I was looking
forward to this movie because I read Robert Ludlumís book several
While it wasnít Ludlumís best (that would be The Eiger
Sanction, written under the pseudonym Trevanian, which became a wonderful
Clint Eastwood Movie and contained a tour
de force by Jack Cassidy in a role that allegedly contributed to his
untimely death), The Bourne Identity was an enjoyable read.
this review is not about Eastwood or Cassidy or Ludlum, itís about Matt
Damon and Director Doug Liman. Damonís a good-looking guy whose best
roll was his cameo as Private Ryan. Maybe
heís best when heís off screen and people are looking for him.
Here, however, heís on screen while people are looking for
For some unknown
reason, Liman apparently wanted to show a totally emotionless protagonist.
So he made a good pick in Damon whose display of emotions, in
Dorothy Parkerís words, runs the gamut from A to B.
One thing you could say about Ludlumís novels, both good and bad,
is that his protagonists were emotional.
Lots of italicized thoughts run throughout his novels emphasizing
the fact that his hero has feelings. Damon,
on the other hand, seems totally unphased by the fact that his life has
apparently only started when he awakens on a fishing boat in the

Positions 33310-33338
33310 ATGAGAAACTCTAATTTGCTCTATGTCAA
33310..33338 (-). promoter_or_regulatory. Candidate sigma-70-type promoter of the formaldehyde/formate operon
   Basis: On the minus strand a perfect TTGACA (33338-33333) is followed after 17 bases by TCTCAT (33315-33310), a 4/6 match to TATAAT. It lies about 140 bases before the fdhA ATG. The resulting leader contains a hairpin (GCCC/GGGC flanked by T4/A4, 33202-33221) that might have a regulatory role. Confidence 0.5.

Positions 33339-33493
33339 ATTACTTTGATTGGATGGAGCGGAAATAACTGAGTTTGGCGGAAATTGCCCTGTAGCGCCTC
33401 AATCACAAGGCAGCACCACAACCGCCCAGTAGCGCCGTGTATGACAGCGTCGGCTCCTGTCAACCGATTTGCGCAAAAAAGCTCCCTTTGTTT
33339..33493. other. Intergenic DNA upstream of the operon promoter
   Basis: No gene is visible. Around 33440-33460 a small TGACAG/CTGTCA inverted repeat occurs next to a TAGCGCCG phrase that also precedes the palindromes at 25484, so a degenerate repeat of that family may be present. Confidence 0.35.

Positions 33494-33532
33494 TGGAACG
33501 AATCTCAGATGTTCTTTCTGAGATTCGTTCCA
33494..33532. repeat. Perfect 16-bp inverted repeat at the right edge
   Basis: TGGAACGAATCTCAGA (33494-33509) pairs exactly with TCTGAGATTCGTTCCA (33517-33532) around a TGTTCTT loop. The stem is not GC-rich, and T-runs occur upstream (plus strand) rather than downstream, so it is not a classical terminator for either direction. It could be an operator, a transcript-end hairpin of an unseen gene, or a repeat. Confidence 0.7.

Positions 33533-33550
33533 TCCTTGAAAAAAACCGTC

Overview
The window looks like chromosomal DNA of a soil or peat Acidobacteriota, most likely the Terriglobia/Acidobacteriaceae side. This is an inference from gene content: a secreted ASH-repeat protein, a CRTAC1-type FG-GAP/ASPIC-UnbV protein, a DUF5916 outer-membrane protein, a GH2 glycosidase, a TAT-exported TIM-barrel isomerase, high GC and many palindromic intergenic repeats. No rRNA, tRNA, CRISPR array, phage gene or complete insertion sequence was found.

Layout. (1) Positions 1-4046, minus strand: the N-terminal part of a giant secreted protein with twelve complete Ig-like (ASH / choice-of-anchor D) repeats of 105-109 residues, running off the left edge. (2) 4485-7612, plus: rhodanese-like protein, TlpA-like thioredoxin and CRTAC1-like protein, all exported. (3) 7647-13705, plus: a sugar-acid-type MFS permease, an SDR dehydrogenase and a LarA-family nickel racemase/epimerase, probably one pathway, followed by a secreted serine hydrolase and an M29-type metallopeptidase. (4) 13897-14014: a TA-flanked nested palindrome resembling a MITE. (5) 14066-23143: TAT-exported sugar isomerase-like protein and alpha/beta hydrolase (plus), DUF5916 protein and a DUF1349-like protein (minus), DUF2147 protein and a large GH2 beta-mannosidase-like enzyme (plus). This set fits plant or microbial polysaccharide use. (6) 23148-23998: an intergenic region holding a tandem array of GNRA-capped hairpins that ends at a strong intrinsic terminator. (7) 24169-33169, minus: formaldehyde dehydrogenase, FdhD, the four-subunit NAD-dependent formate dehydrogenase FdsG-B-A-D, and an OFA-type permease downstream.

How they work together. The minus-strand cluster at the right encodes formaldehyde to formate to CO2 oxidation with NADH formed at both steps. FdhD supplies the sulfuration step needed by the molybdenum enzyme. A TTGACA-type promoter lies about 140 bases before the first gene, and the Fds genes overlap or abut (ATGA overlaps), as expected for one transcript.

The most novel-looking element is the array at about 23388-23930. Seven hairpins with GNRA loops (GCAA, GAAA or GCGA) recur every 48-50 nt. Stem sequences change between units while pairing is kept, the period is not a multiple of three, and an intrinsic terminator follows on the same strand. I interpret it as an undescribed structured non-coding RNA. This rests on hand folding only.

and that the entire world seems out to kill him.
This picture has
been in the can seemingly forever. Universal
kept postponing its release date. Too
bad they didnít use that time to fix things, like reshoot it entirely
with a different director and a different star.
One of the many
problems, other than Damonís lack of emotion, is the fact that thereís
no suspense. This guy is so in
control that you never doubt heís ever going to come to harm.
He knows everything thatís going to happen before it happens. For
example, he deduces that thereís a hit man outside just because a dog is
missing. Then he finds
the guy, whoís hiding in a huge weed-filled field surrounding a
farmhouse in the country, with no clues.
Before a shot is fired, he knows exactly where to go to look for
You want more?
The fight scenes are poorly staged and unrealistic, one Hollywood
Punch after another. Damon
kills his last guy in a derivative scene copied from Guilty as Sin (a
pretty good Don Johnson-Rebecca deMornay thriller that virtually nobody
saw). It was ludicrous in
Guilty as Sin and itís still ludicrous.
Take the car chase. Please.
Why do directors continue to try to liven up movies with ever more
implausible car chases? Nobodyís
ever going to achieve the standard set by Peter Yates in Bullitt (although
William Friedkin came close in The French Connection).
The fact the chasee in The Bourne Identity is a Mini Cooper and is
mostly going the wrong way on one-way streets (a cheap trick to which
Yates didnít have to resort in Bullitt) should be a telling tip itís
as uninvolving and unsuspenseful as the rest of the movie.
The film makers
must have been as confused as they make their audience because they
explain virtually nothing. The
word sailing through your mind as you leave the theater is, huh?
And, speaking of mysteries, if you do happen to go see this, please
explain how Damon discovered what he discovers at the end.
On the plus
side, I didnít go to sleep